Tuesday, February 23, 2010

A unique rural development strategy

Read Dan Barry's story about Upham, New Mexico, and its planned space port here. According to Wikipedia, Upham is uninhabited, which would explain why it is not even a Census Designated Place. It is in Sierra County, population 13,270, the county seat of which is Truth or Consequences, an apparently risk-loving town that followed an interesting development strategy (or at least an attention-getting one) in the 1950s: it called the bluff of Ralph Edwards, host of the television show by the same name, who promised to broadcast from the first town to change its name to that of the show. Truth or Consequences, population 7,289, formerly was called Hot Springs.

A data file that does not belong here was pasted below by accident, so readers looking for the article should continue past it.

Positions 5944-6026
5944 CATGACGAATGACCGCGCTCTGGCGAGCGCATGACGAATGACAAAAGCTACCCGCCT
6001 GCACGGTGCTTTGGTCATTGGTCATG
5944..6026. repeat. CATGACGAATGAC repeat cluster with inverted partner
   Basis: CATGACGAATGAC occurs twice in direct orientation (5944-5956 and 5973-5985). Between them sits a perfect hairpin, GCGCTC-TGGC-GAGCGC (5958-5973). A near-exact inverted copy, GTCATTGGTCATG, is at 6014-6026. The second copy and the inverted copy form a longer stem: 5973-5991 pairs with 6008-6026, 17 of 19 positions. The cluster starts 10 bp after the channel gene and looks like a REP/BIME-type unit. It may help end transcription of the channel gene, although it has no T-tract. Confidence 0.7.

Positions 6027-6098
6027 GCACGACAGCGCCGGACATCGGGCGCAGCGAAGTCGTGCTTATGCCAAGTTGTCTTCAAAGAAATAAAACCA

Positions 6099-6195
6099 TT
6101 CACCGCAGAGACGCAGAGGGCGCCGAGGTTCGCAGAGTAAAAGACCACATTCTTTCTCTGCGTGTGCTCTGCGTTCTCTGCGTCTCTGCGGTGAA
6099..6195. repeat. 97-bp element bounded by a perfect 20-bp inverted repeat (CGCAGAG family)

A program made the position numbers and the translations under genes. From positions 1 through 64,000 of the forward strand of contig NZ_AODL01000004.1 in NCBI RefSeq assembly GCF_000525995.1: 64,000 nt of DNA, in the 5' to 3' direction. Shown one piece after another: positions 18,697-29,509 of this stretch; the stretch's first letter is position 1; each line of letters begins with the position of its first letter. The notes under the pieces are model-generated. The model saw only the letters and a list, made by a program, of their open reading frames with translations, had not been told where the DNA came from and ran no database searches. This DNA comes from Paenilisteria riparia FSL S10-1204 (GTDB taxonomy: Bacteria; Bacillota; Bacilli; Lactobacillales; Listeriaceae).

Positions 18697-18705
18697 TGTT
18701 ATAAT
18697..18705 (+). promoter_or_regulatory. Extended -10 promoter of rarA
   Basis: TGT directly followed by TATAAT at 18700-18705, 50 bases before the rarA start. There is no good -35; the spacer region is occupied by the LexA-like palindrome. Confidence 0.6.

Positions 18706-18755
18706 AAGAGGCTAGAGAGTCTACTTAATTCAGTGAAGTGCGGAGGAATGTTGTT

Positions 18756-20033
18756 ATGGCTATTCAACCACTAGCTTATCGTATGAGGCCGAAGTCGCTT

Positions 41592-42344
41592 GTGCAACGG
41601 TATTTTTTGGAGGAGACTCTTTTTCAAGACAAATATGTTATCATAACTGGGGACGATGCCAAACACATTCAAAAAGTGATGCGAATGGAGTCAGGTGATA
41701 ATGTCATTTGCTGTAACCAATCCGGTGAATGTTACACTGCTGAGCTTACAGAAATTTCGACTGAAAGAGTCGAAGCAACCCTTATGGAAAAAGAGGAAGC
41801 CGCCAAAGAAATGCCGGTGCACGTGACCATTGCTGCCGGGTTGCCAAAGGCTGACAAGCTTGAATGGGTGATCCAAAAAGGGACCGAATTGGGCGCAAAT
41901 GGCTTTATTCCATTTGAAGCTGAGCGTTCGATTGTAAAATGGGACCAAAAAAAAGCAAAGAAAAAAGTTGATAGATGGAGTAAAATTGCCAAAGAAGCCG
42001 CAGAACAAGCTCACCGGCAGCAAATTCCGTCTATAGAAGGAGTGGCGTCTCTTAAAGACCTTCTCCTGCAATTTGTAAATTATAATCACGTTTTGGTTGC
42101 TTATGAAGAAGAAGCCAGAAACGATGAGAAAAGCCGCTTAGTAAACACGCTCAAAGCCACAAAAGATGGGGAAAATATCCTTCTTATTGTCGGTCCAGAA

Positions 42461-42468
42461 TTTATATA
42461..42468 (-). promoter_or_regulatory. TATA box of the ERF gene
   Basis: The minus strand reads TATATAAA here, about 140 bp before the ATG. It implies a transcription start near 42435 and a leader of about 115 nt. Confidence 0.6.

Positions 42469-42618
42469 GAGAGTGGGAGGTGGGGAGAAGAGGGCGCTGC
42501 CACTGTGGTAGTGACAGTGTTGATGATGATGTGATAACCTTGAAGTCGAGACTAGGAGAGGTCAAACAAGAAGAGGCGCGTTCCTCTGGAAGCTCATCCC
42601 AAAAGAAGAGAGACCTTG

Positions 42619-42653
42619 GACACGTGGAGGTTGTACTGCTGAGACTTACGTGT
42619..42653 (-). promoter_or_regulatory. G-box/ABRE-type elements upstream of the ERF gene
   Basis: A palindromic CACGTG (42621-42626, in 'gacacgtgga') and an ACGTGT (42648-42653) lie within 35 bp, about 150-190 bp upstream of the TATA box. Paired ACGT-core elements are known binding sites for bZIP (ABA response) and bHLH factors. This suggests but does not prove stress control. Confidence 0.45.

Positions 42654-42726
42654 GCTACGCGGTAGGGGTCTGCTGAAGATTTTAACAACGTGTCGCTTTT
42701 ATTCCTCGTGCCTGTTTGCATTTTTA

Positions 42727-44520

Here's an excerpt from Barry's story about the space port.

Here, where rattlesnakes hibernate and rabbits scurry, there unfolds a two-mile runway designed to accommodate spaceships. And right beside it, past those giant rumbling tractors of sci-fi design, the groundwork is being laid for a hangar large enough to store spaceships between launchings.

This is not a secret government project, or some NASA reception hall for alien dignitaries. This is Spaceport America, a $198 million endeavor by the State of New Mexico to plumb the commercial potential of the suborbital heavens — a place once known only to astronauts, dreamers and the occasional chimp.

This is clearly not a development strategy that could work for just any rural place. The weather (rain is rare) and terrain (flat!) apparently make this part of southern New Mexico an ideal place for this endeavor.

1 comment:

jerry said...

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